Unions and others who believe the public good should come ahead of corporate profits must continue to fight to protect public services.
A short pamphlet summarizing how trade and investment
An overview of how international trade and investment agreements pose a threat to public services.
"Canada and the E.U. should continue to support a type of economy which profits more than just the privileged few."
Canada-United States-Mexico Agreement (CUSMA): not the progressive deal Canadians were promised.
Final text weakens and nullifies protections against work discrimination
“Most of the long-term problems with NAFTA that have caused so much grief were not fixed,” says Larry Brown. “We’ll still lose factories to right-to-work states and we’ll still face wage stagnation caused by direct competition with lower wage countries, both the US and Mexico."
This is a bad deal for Canadians. Even the government, trying to prove this is a good deal, released a study that proves the opposite. The so-called benefits of the TPP are so minor that we need a magnifying glass to see them, while the loss of jobs and the stagnation of wages will be unfortunately far too easy to spot.
"We do not need our government to be bullied into a bad trade deal." — Larry Brown, NUPGE President
“The Comprehensive and Progressive Trans-Pacific Partnership is an affront to democracy and a threat to economic equality. It will create a private court system for foreign investors, giving them the right to sue democratically elected governments. And it will rig the Canadian economy in favour of powerful corporations. It is an outright betrayal of workers. It will do nothing to stop climate change, and it will certainly exacerbate income and wealth inequality.” — Larry Brown, NUPGE President
“The ongoing NAFTA negotiations present a unique opportunity for Canada to pursue a new model for more equitable, socially just and sustainable trade." — Larry Brown, President, National Union of Public and General Employees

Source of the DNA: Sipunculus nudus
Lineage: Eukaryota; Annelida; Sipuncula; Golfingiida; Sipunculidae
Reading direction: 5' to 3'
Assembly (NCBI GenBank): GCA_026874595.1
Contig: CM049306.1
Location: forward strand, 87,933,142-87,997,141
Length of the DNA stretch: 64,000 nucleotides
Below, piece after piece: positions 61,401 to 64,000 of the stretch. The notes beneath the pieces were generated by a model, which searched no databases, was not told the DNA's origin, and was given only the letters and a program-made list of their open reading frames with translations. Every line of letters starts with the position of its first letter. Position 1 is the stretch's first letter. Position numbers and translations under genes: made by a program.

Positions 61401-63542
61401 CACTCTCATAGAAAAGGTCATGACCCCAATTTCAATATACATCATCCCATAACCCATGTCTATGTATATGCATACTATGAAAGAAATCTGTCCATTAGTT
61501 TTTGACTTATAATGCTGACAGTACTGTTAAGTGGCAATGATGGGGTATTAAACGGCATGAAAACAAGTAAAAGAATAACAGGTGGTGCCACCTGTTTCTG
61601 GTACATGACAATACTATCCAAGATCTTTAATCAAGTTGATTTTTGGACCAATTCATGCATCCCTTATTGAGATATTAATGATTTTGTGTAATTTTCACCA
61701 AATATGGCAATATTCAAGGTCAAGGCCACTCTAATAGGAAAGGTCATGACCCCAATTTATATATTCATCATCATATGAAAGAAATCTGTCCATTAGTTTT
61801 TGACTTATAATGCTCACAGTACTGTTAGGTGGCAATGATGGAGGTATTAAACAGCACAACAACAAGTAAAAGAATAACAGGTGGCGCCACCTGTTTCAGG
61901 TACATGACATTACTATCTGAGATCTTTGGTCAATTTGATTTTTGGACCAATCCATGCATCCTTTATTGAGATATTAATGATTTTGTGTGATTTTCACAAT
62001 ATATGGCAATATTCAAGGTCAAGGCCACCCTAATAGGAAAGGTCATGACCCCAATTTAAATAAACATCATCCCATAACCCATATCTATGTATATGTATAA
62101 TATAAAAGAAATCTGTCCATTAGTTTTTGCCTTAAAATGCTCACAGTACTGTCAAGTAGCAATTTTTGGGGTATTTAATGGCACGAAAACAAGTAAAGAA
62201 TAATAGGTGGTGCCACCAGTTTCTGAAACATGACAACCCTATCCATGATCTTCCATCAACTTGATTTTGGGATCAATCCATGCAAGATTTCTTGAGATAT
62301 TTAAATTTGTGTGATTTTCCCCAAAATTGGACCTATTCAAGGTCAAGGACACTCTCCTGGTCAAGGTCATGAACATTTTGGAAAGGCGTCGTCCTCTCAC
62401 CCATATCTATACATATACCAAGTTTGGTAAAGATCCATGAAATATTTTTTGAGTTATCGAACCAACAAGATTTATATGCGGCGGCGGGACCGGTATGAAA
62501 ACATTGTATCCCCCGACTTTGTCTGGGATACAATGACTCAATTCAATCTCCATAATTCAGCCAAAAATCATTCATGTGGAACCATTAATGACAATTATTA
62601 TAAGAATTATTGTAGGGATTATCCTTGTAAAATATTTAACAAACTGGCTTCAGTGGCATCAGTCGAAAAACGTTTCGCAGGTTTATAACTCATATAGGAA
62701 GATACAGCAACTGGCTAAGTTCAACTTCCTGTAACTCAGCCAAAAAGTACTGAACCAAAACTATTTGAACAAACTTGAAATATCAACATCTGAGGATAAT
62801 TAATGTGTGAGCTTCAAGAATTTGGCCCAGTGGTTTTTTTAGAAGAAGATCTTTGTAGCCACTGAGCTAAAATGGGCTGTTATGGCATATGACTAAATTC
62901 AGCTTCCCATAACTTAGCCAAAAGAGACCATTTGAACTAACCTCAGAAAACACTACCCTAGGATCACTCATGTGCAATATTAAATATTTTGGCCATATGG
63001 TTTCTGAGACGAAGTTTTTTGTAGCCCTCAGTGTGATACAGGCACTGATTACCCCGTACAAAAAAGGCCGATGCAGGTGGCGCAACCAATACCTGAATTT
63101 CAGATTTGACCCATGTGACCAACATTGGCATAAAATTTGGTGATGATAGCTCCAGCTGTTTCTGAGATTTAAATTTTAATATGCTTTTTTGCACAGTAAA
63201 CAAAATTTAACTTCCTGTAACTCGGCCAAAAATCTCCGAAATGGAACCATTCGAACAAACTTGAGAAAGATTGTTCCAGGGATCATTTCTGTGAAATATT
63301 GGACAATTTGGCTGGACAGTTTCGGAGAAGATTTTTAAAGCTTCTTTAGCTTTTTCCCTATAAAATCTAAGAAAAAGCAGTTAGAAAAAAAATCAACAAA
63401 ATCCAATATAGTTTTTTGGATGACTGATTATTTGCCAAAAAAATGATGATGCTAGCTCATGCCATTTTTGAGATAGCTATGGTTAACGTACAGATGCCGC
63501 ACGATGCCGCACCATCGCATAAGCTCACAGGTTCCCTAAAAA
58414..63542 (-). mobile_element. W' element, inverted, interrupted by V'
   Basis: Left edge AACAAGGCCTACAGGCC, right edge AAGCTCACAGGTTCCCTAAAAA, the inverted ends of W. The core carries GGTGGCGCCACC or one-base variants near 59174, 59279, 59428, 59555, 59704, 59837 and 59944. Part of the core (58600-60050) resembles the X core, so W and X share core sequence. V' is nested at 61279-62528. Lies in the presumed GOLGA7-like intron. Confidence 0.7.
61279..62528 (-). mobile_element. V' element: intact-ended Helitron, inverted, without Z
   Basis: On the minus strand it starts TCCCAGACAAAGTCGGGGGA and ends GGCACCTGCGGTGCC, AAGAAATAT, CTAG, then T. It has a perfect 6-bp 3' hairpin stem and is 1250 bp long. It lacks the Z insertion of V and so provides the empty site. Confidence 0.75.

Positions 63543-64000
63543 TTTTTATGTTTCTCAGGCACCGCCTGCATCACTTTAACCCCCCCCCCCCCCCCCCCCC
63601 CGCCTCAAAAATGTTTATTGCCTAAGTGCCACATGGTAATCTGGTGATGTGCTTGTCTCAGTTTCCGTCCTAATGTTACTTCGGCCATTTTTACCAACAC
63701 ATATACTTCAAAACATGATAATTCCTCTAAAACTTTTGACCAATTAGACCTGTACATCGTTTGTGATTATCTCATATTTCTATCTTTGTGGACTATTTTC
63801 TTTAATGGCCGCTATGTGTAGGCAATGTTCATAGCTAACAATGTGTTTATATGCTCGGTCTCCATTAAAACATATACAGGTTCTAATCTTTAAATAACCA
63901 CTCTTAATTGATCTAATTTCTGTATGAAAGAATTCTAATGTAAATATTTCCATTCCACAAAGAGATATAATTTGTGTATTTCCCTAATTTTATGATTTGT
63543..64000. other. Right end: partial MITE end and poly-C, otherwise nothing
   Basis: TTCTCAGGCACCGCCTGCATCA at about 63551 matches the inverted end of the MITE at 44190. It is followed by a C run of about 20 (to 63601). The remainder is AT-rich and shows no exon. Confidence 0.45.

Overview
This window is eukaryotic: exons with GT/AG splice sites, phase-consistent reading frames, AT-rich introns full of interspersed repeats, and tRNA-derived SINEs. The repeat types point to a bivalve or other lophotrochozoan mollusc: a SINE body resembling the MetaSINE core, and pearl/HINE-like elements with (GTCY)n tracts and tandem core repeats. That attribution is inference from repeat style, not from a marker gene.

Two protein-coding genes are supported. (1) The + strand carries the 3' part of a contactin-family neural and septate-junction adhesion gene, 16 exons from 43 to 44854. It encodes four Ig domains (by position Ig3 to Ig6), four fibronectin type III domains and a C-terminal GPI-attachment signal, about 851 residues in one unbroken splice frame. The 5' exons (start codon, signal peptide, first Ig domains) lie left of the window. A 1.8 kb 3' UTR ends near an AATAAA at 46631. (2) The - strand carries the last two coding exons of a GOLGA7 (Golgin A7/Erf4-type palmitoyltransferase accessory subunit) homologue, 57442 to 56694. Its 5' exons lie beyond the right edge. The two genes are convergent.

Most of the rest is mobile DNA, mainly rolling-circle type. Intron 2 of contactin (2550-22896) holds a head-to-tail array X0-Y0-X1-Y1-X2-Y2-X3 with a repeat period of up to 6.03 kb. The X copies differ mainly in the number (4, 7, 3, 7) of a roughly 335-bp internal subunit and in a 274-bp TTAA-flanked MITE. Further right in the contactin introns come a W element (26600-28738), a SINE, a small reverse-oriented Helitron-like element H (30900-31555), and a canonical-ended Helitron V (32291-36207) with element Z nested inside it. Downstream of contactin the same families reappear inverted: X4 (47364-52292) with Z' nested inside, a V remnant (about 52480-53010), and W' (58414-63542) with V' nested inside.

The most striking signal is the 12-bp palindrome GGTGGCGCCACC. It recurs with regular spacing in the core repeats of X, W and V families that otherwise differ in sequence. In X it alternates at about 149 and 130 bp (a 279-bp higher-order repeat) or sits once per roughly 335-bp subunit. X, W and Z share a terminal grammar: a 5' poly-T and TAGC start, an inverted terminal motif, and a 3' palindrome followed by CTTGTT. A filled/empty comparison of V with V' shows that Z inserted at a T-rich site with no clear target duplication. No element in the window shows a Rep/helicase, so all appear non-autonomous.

A clear victory for provinces to regulate the economy in the public interest.
“This is a bad deal for Canadian workers, a bad deal for Canadian families, and a bad deal for the Canadian economy. There’s absolutely no reason why Prime Minister Trudeau should be endorsing this trade agreement.” — Larry Brown, NUPGE President
“Canadians have repeatedly expressed their opposition to the TPP, so the Prime Minister has no public mandate to support it,” — Larry Brown, NUPGE President
“A bad agreement with good labour rights is still a bad agreement.” — Larry Brown, NUPGE President
“Regarding the labour provisions, it’s a step in the right direction to see that the U.S. government is promoting core ILO standards such as the right to collective bargaining. And the proposal that labour and environmental standards should be enforceable is also a positive development. But the other language makes the burden of proof too high, and the scope too limited.” — Larry Brown, NUPGE President
“The TPP is about strengthening the rights of corporations at the expense of citizens, workers, and the environment. The costs of ratifying the TPP far outweigh any small benefit that may be gained. -- Larry Brown, NUPGE President
CETA was passed with no evidence whatsoever of any benefit arising for the people of either the EU or Canada. CETA is good because it is good, and it is good because it is good. One can hear more sophisticated reasoning in almost any kindergarten class.
Ottawa (15 Feb. 2017) — The CETA Scorecard stands at Multinational Corporations 1, the People 0. But the game isn’t nearly over.
“Last federal election Canadians voted overwhelmingly against policies that fuel income inequality. Now a federal government advisory council is making recommendations that fly in the face of what Canadians voted for.” — Larry Brown, NUPGE President.
"The negotiators cannot ignore and devalue the reasonable and legitimate criticisms that have been continually raised by citizens throughout Canada and Europe.” — Larry Brown, NUPGE President